UROP Report – Wallace Astrophysical Observatory
This summer, I worked for Tim Brothers on engineering projects out at Wallace. Together with Rachel Bowens-Rubin, I worked on:
- re-assembling, re-balancing, and collimating the 24 inch telescope,
-fixing the rain sensor for the weather monitor,
-researching automated dome rotation and contacting companies with dome rotation systems,
-finding heating wire to prevent ice buildup on the tracks of the shed,
-re-installing the grip tape on the shed roof,
-fixing the shed roof so that it will slide closed over the gable,
-troubleshooting the KVM for the 24 inch telescope control (and sending in for repairs),
-putting drivers on one of the old computers (for 16 inch telescope control),
-installing Windows XP on a new Mac Mini for the 24 inch, and
-finding the possibilities for upgrading the hand controller for the 11 inch in the shed.
During my first few days out at Wallace, I helped Tim and John assemble the primary mirror with the other UROPs. Once the primary was in place, we assembled the secondary mirror, attached it to the spider, and installed the secondary setup on the telescope. Later, we collimated the telescope and aligned the finderscope connected to the TV screen.
Rachel and I worked on fixing the rain collector sensor for the Davis Weather Monitor. We took apart the sensor according to the manual to see if there were any apparent problems (disconnected cables, corroded electronics, etc.). The sensor consists of a tipping bucket which swings a magnet over a reed switch. The frequency of the swinging is proportional to the amount of water which pours into the bucket, so the switch is able to measure how much water is pouring in (how much rain is falling). We initially thought that we would need to replace the magnet since we were only getting readouts when we swung a different magnet over the switch, but it turns out that the problem is with the reed switch. We are currently waiting for a new reed switch in the mail.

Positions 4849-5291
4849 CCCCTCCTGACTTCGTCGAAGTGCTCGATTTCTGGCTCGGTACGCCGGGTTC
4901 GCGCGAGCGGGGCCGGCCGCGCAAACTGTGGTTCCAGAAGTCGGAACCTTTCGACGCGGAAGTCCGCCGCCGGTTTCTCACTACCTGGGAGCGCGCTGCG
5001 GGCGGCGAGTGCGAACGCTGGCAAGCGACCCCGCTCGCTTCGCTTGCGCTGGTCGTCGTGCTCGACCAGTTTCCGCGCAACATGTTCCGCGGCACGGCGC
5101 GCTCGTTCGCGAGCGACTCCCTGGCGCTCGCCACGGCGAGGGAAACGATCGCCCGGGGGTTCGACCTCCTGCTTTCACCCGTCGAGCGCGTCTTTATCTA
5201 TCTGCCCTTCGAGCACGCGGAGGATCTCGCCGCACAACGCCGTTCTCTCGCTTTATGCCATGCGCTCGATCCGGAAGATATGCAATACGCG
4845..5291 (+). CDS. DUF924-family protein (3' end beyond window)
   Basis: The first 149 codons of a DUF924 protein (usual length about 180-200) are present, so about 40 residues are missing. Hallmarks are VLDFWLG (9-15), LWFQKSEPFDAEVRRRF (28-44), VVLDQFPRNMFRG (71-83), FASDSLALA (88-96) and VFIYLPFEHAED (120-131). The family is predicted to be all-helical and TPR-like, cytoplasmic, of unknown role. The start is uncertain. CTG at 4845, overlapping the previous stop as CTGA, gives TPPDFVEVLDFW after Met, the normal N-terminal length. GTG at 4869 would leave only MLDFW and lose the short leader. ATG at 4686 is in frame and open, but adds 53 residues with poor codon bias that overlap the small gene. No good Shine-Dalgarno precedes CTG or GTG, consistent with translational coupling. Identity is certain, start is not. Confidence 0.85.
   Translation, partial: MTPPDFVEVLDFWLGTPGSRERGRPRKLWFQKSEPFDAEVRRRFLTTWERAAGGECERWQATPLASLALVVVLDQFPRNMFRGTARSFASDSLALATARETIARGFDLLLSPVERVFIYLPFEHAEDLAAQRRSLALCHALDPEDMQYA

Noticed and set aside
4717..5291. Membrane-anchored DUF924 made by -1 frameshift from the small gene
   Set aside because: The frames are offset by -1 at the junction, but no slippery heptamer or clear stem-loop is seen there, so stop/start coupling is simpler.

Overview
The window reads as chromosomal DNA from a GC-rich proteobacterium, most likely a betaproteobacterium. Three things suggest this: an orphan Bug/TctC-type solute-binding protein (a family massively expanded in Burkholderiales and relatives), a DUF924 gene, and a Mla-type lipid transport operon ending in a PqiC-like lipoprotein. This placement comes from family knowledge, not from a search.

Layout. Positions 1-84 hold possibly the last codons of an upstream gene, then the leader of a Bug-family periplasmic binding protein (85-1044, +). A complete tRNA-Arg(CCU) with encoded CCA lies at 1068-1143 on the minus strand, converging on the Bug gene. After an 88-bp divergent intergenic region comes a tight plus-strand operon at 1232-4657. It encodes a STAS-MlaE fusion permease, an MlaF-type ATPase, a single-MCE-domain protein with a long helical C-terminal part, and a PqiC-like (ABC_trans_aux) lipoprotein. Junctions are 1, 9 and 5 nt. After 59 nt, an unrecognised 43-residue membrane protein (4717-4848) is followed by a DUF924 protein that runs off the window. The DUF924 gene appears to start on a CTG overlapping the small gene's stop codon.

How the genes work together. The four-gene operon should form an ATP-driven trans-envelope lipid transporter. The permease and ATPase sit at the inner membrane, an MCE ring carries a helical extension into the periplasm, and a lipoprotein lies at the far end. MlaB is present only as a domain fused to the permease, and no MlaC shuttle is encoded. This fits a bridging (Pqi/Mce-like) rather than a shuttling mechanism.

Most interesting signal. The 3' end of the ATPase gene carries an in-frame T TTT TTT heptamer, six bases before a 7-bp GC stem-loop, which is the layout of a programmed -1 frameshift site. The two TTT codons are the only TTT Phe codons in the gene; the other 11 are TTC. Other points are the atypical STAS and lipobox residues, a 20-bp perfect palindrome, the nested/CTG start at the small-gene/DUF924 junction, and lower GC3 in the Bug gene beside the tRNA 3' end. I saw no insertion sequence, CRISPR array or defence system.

We researched an automated dome rotation setup for both of the domes. The dome automation will not be installed until later (January is a likely time) so that the installation will not interfere with the fall classes. As of now, the favored system is “Dome Works” by Technical Innovations. This is the only system we considered which would not require interfacing with the computer. We decided that this type of system would be favorable to one which would require connecting to the computer since it would be helpful not to have to worry about compatibility with any future computer systems. Below is a picture of the hardware:
The system uses infrared sensors to keep the shutter where the telescope is pointing. Jerry Smith of Technical Innovations said that “Dome Works” will interface with our existing motors on the domes.
One of the biggest problems we had observing over IAP was that the shed roof would either get stuck closed or open. We noticed that there was snow and ice buildup along the tracks for the shed roof. One of the summer projects was to come up with a solution to this problem. We decided to get heating wire to put along the tracks to melt snow before it can cause a blockage. Below is a picture of the tracks:
The wheels of the shed roof roll along the triangular wedge. The heating wire will go along the trenches. The wire will melt the snow but will not interfere with the wheels when the shed opens or closes since the wheels do not come in contact with the bottom of the trenches. This should solve the shed’s winter problem. We will see this coming winter the effectiveness of the heating wire.